• Continue to search the records to identify children, siblings, parents, and other relatives of the deceased who may have died in the same county or nearby. This can help you identify other generations of your family or even the second marriage of a parent. Repeat this process for each new generation you identify.
  • When looking for a person who had a common name, look at all the entries for the name before deciding which is correct.
  • Remember that indexes may contain inaccuracies, such as altered spellings, misinterpretations, and optical character recognition errors if the information was scanned.

I Can’t Find Who I’m Looking for, What Now?

  • Try viewing the original record to see if there were errors in the transcription of the name, age, residence, etc. Remember that there may be more than one person in the records with the same name.
  • Collect entries for every person who has the same surname. This list can help you identify possible relations that can be verified by records.
  • If you cannot locate your ancestor in the locality in which you believe they lived, then try searching records of a nearby locality in an area search.
  • Standard spelling of names typically did not exist during the periods our ancestors lived in. Try variations of your ancestor’s name while searching the index or browsing through images.
  • Remember that sometimes individuals went by nicknames or alternated between using first and middle names. Try searching for these names as well.
  • Search the indexes and records of California, United States Genealogy.
  • Search in the California Archives and Libraries.

Citing this Collection

Citing your sources makes it easy for others to find and evaluate the records you used. When you copy information from a record, list where you found that information. Here you can find citations already created for the entire collection and for each individual record or image.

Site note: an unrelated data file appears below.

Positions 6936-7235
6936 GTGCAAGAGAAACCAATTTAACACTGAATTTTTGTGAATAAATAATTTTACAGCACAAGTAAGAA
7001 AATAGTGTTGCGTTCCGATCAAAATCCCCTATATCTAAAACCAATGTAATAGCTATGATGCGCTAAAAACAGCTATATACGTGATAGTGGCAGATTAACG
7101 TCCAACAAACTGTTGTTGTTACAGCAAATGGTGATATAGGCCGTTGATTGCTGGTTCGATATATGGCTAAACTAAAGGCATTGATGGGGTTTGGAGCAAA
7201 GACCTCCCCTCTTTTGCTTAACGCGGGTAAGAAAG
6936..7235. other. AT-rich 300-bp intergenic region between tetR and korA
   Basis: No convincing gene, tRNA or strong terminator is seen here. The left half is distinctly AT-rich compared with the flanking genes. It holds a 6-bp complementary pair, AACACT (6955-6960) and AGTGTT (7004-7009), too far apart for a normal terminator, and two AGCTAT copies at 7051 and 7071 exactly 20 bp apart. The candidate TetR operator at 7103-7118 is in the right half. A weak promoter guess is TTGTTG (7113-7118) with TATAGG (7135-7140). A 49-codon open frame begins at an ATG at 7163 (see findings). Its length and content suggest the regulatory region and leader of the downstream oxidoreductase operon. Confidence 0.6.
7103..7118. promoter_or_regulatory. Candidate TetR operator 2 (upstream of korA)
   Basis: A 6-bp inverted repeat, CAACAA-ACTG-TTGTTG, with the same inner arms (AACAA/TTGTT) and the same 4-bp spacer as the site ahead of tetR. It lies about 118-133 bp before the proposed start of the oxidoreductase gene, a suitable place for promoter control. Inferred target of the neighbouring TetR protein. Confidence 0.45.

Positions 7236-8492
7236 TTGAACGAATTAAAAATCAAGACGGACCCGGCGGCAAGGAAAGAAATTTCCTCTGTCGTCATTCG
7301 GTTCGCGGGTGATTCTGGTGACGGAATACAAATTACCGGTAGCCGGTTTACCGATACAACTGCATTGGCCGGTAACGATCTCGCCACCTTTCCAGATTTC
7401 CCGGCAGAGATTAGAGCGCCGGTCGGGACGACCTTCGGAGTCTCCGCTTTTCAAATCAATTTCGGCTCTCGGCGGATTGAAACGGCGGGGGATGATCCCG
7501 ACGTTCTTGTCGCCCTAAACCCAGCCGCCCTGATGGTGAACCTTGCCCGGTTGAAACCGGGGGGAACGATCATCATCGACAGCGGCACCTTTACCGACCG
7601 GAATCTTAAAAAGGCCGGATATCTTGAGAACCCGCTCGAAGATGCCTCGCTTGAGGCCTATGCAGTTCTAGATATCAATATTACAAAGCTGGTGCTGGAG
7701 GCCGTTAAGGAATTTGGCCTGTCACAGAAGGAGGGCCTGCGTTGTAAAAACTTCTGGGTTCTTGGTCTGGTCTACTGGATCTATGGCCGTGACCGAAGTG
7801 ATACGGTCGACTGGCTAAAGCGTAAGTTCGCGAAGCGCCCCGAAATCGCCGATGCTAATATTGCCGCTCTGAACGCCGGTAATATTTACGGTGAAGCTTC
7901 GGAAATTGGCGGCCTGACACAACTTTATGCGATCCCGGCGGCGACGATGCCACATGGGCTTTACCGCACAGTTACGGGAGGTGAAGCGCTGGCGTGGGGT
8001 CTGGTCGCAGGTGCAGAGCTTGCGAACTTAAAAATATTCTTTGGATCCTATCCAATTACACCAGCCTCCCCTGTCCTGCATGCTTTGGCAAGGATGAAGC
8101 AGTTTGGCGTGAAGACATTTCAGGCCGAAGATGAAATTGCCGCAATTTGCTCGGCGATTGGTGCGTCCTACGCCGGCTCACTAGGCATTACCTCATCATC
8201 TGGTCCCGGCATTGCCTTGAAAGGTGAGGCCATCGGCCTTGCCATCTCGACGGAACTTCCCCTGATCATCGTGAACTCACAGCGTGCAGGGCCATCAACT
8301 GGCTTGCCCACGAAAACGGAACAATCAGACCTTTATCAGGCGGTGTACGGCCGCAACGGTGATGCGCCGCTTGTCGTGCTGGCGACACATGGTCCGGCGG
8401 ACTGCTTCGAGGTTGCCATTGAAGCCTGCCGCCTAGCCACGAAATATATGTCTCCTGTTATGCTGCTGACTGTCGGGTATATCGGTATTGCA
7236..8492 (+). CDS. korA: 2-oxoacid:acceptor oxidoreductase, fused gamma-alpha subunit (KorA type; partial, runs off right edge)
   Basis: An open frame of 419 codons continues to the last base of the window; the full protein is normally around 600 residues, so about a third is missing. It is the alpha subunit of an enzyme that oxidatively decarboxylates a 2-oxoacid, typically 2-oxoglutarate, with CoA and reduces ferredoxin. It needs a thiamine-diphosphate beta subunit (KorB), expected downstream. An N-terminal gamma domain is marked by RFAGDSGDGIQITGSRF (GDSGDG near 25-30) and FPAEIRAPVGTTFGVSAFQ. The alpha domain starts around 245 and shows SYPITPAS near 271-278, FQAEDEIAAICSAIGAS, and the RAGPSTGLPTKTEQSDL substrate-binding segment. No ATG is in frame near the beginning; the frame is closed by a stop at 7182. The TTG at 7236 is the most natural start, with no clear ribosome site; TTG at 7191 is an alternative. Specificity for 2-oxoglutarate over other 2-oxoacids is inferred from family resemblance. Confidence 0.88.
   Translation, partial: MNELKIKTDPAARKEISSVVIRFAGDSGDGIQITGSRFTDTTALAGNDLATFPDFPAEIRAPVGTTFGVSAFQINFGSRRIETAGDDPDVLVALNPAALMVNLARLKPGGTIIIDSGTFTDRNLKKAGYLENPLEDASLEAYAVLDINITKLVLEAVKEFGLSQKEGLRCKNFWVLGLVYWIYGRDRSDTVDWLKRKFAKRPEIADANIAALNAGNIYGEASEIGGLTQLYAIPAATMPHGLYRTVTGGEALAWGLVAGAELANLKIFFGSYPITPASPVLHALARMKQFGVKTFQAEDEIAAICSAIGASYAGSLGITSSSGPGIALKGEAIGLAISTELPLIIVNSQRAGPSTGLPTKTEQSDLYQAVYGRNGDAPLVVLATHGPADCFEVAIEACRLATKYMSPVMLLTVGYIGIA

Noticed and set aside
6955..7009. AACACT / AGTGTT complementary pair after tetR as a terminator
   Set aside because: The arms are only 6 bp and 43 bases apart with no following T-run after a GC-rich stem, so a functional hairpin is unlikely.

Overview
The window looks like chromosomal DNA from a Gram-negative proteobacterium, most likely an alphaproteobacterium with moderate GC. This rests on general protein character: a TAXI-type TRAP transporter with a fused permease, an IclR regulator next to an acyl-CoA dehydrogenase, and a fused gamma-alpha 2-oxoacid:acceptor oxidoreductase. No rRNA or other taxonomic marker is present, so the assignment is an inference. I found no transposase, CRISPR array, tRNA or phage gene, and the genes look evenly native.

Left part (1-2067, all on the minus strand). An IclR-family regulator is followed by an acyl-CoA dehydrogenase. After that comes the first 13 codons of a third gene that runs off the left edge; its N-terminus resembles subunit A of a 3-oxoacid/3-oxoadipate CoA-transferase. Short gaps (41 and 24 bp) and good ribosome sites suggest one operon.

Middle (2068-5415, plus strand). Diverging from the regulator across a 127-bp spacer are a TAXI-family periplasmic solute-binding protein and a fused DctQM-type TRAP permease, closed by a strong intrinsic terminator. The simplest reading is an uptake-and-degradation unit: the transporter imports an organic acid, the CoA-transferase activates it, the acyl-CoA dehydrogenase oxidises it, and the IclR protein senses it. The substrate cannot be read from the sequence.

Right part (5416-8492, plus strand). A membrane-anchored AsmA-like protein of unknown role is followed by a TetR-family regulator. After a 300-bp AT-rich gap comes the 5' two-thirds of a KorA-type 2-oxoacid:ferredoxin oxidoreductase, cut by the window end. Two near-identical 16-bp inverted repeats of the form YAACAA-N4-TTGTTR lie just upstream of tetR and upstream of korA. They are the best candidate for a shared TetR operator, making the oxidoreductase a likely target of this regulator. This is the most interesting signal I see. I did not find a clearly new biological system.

Collection Citation:

"California Death Index, 1905-1939." Database with Images. FamilySearch. : accessed 2017. Citing Department of Health Services. Vital Statistics Department, Sacramento.

Record Citation (or citation for the index entry):

The citation for a record is available with each record in this collection, at the bottom of the record screen. You can search records in this collection by visiting the search page for California, Death Index, 1905-1939.

Image Citation:

The image citation is available by clicking on the Information tab at the bottom left of the screen. You can browse through images in this collection by visiting the browse page for California, Death Index, 1905-1939.

How Can I Contribute to the FamilySearch Wiki?

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Please follow these guidelines as you make changes. Thank you for any contributions you may provide.